Solution They Are Calling But We Do Not Recognize the Signal

I really do not see the signal.

Nelson, at the Battle of Copenhagen

There is a more subtle argument relating to the previous section. Suppose advanced ETCs do indeed create "different" mathematics, or — which is easier to accept and may amount to the same thing — suppose their mathematics was millions of years in advance of ours. If they were transmitting to us right now, would we even recognize that their transmissions were artificial?

Much of the present SETI effort concentrates on the waterhole region and on simple multiples of the hydrogen line frequency (2, 3, n times the frequency, and so on). Perhaps ETCs using a different mathematics see nothing special about such frequencies; the "obvious" frequencies for them might be something quite different. But that is a minor point; let us suppose they broadcast in the waterhole region. The hope of communicating with

ETCs is predicated on finding signals containing simple mathematical patterns and developing from this a shared language. In other words, we hope to receive signals encoded in some math-based language like Freudenthal's LINCOS.147 Is this hope reasonable?

There are two aspects to this question, which we should keep separate. First, could we recognize a signal as artificial? Second, if we recognize a signal, could we decode its meaning?

The efforts of SETI scientists are doomed if they cannot distinguish between an artificial transmission and a natural emission. However, physicists have shown that if a message is sent electromagnetically and has been encoded for optimal efficiency, then an observer who is ignorant of the coding scheme will find the message indistinguishable from black-body radiation.148 Now, black-body radiation is simply the radiation an object emits because it is hot; astronomers detect black-body radiation all the time, and of course they apply the simplest explanation to their observations. But they could be observing messages that have been encoded for optimal efficiency! If ETCs do not care whether we know about them, and if they encode their communications to each other with optimal efficiency, then we could intercept their messages and remain unaware of their existence. It is yet another difficulty that SETI scientists must face.

If advanced ETCs want us to find them, then they could easily encode messages we would recognize as artificial. A signal containing pulses distributed according to some obvious pattern — the first few prime numbers, say — would leave no doubt in our minds about its origin. We have to hope, then, that ETCs want to be noticed. But even if we detect a message, could we decode the contents? Consider the Voynich Manuscript.149 In 1912, Wilfred Voynich, a collector, bought this 234-page book from the Jesuit College at the Villa Mondragone, Frascati, in Italy. It presently resides in the Rare Book Room and Library of Yale University, where it is cataloged by the less romantic name of MS 408. The book was probably written some time between the 13th century and 1608. And this is almost everything we know about the manuscript: it was written in a language or code that no one has yet deciphered. It seems to contain information about herbalism and astrology, among other things, but no one is sure; it could, for example, be a medieval hoax.

Whatever information the Voynich Manuscript contains, we know it was written by a human being in the not too distant past. So the author had the same sensory inputs as the rest of us; a cultural background that is recognizable, if not identical to our own; human emotions that drove him in exactly the same way that they drive us. And yet he wrote a book we cannot decipher. If such a situation can occur with a member of our own species, what chance do we have of understanding a message from an ETC?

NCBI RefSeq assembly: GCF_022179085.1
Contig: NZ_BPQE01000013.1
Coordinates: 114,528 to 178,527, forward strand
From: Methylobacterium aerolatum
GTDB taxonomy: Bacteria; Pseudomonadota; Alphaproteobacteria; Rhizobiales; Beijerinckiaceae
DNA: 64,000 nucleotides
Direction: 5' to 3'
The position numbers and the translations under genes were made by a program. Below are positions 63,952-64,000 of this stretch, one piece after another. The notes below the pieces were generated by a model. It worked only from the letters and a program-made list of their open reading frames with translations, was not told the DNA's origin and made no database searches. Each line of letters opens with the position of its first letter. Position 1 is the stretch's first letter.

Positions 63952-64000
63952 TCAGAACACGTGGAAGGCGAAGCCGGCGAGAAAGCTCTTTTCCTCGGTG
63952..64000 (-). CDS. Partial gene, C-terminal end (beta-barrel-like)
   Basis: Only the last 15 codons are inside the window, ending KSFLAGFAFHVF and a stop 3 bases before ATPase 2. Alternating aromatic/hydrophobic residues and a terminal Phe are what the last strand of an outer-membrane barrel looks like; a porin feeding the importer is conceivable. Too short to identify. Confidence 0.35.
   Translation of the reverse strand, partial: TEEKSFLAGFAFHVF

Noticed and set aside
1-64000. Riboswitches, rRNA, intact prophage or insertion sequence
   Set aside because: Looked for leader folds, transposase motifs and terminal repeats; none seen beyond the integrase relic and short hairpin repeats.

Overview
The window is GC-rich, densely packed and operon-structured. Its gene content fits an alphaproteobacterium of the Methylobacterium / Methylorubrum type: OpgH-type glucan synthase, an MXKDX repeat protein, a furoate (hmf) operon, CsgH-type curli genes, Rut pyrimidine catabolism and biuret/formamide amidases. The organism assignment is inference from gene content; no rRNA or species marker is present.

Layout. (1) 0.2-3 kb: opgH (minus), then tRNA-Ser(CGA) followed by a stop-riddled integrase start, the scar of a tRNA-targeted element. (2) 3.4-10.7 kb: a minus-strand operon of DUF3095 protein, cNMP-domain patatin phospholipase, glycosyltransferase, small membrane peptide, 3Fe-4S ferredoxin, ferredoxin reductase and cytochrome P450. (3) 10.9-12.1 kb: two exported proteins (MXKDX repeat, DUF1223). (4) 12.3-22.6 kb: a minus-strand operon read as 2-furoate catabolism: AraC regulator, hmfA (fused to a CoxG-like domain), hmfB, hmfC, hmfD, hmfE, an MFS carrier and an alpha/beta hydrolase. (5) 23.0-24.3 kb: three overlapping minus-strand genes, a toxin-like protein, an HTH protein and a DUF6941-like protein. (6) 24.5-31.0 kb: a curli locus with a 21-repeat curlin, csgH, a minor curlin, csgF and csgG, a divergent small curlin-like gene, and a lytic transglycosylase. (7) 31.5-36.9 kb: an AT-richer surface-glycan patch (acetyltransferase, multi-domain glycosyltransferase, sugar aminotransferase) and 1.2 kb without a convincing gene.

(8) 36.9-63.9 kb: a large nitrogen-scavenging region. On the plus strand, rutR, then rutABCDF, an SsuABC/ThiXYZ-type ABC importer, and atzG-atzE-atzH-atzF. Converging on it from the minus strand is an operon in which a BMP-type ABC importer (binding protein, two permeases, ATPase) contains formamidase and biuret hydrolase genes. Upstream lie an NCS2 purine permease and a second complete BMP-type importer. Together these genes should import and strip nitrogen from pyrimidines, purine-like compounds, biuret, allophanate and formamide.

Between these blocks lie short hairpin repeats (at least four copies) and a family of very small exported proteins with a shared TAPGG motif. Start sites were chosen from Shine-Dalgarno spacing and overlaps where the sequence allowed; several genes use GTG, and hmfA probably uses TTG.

figure 38 Folio 78rfrom the Voynich Manuscript. Note the strange text characters. At first glance they seem to be from a foreign language that you cannot quite place; but detailed researches have shown that the characters belong to no known language. Are they characters in some private code? Is the whole thing simply a hoax? No one is figure 38 Folio 78rfrom the Voynich Manuscript. Note the strange text characters. At first glance they seem to be from a foreign language that you cannot quite place; but detailed researches have shown that the characters belong to no known language. Are they characters in some private code? Is the whole thing simply a hoax? No one is

If aliens exist, then they will possess different sense organs, different emotions, different philosophies and, perhaps, even different mathematics. I suspect if astronomers ever detect a message from intelligent extraterrestrials, the dominant emotion mankind would feel — after an initial period of excitement and euphoria — would be frustration. We might struggle for millennia without ever deciphering the meaning of the message.

But does any of this have relevance to the Fermi paradox? Well, one scenario people have offered is that ETCs long ago realized interstellar travel was impossible, made contact with each other through EM signals and, over the aeons, agreed to communicate with each other with signals encoded for optimal efficiency. They then lost interest in contacting younger civilizations like our own, so we find the Galaxy filled with black-body radiation. That may have happened, but it is another example of a "just-so" story; it offers no testable prediction.

On the other hand, if we detected a signal that was clearly artificial in origin, then, even if we could not decipher it, we could infer the existence of intelligent extraterrestrial beings. So whether we can understand aliens is a quite separate question from whether they exist and has no real bearing on the Fermi paradox.

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